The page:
It's hard to comprehend. I think my mind is doing some trick to protect me from deeply experiencing how dangerous and insane this is. It's not that I'm not terrified and depressed, but it should be a lot worse than it is. It's like watching "Apocalypse Now" for the first time, or something. I'm too busy taking it all in to know what I feel about it.
less likely to be attacked, like she's some peace offering or has some magical power to calm people down, or maybe he thinks people won't attack him in front of his daughter. He's used her like this before.
Dr. Fauci is in an interestingly powerful position. He's the main reason 70% of the viewers watch these pressers. I think prior to the presser he strenuously objected to something Trump or Pompeo planned to say, resulting in the tension we saw. He isn't afraid of Trump but Trump needs him for his credibility.
But there were other things on Trump's mind, like negative press coverage, maybe something he saw on NBC or MSNBC that was triggered by Alexander.
Maybe Trump will fire Fauci at some point, but it would be the worst PR move ever.
China didn't report a death until January 11.
It was identified and named in November, and it was formally announced the last day of December. The WHO definitely knew of the existence of COVID19 by the last day of December at the latest, and likely earlier, and notified countries around that time.
Accounts differ about when the WHO communicated with the United States. I've read New Year's Day and January 3.
Chinese authorities treated dozens of cases of pneumonia of unknown cause.
On Dec. 31, the government in Wuhan, China, confirmed that health authorities were treating dozens of cases. Days later, researchers in China identified a new virus that had infected dozens of people in Asia. At the time, there was no evidence that the virus was readily spread by humans. Health officials in China said they were monitoring it to prevent the outbreak from developing into something more severe.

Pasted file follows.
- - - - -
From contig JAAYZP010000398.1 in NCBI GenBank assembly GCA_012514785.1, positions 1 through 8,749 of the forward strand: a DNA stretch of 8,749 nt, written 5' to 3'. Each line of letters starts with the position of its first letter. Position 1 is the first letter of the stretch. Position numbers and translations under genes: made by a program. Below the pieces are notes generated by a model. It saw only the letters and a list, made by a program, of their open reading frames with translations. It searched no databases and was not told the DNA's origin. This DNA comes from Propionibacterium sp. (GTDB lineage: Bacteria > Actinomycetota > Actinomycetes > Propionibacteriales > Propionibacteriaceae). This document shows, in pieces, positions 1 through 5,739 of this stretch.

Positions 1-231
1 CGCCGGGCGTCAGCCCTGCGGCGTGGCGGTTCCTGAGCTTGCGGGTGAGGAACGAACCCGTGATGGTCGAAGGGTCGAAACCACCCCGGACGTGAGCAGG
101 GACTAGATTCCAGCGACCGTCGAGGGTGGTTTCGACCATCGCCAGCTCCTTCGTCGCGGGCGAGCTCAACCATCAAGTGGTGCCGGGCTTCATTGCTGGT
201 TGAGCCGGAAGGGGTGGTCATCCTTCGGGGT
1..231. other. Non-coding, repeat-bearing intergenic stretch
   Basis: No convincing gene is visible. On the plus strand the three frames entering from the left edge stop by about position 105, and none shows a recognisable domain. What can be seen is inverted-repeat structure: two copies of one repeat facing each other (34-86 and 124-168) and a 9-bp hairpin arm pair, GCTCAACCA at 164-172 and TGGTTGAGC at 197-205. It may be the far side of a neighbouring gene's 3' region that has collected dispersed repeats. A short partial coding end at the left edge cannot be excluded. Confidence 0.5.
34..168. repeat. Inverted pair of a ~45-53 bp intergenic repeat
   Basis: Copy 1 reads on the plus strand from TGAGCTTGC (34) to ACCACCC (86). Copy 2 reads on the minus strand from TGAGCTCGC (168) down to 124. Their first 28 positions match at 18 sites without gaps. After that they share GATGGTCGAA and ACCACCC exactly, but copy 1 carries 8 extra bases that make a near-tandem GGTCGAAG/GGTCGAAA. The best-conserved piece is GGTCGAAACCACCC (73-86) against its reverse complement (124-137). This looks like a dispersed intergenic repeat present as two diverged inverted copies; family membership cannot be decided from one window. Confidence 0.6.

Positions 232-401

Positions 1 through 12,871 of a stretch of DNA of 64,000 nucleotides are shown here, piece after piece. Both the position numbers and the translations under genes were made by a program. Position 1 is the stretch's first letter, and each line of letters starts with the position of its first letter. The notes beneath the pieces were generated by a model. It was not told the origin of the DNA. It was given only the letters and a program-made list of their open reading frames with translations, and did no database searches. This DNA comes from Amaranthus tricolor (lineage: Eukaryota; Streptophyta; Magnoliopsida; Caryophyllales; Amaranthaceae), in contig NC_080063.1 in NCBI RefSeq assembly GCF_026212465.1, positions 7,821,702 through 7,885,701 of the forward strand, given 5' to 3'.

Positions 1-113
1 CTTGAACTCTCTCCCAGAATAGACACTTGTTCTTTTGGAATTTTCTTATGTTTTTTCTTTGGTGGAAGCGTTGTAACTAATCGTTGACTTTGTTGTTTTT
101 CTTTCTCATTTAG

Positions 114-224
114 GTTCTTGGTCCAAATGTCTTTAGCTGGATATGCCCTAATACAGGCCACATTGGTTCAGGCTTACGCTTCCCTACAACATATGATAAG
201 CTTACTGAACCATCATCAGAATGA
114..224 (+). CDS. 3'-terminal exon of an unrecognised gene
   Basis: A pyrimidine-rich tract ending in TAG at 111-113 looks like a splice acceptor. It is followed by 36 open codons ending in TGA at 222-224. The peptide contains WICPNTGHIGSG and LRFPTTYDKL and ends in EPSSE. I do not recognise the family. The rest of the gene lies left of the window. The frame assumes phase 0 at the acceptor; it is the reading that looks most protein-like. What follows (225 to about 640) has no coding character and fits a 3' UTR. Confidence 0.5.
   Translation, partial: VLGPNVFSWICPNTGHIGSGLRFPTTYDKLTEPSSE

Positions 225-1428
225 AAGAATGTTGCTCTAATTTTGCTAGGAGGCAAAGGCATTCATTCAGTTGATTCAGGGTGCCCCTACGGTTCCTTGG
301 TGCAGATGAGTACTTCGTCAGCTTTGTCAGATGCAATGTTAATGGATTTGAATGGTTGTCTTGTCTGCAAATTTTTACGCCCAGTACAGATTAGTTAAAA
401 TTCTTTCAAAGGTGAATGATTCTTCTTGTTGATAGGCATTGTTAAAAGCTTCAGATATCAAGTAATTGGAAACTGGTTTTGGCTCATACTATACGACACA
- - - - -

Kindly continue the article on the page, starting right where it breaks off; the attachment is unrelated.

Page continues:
China reported its first death.
On Jan. 11, Chinese state media reported the first known death from an illness caused by the virus, which had infected dozens of people. The 61-year-old man who died was a regular customer at the market in Wuhan, where the illness is believed to have originated, and he had previously been found to have abdominal tumors and chronic liver disease. The report of his death came just before one of Chinas biggest holidays, when hundreds of millions of people travel across the country.
Plastic is worrisome because it's ubiquitous in the modern world. I've read it's 72 hours for plastic and possibly 96 hours for glass.
There may be newer and more precise figures than these, which were based on SARS:
Maximum time SARS-coronavirus can live on various surfaces at room temperature
The novel coronavirus that causes Covid-19 is a close relative of SARS and likely has a similar lifespan on surfaces.
Plastered wall 36
Formica (laminate material on counter tops) 36
Stainless steel 72
Dr. Fauci said (initially at least) not to worry so much about mail because if there's virus on it, it would be attenuated or degraded by the time it gets to you, but he didn't account for what happens if your mail carrier or a sorter close to your house has it. I let everything coming into the house sit for a couple of days unless it's urgent.
I just purchased something called an "incentive spirometer" on the recommendation of two kind DUers, OhioChick and Tavernier, on this very important thread by Meadowlander about nursing yourself through pneumonia at home: https://www.democraticunderground.com/100213134865#post7
This is a device that opens up the lungs and improves lung function.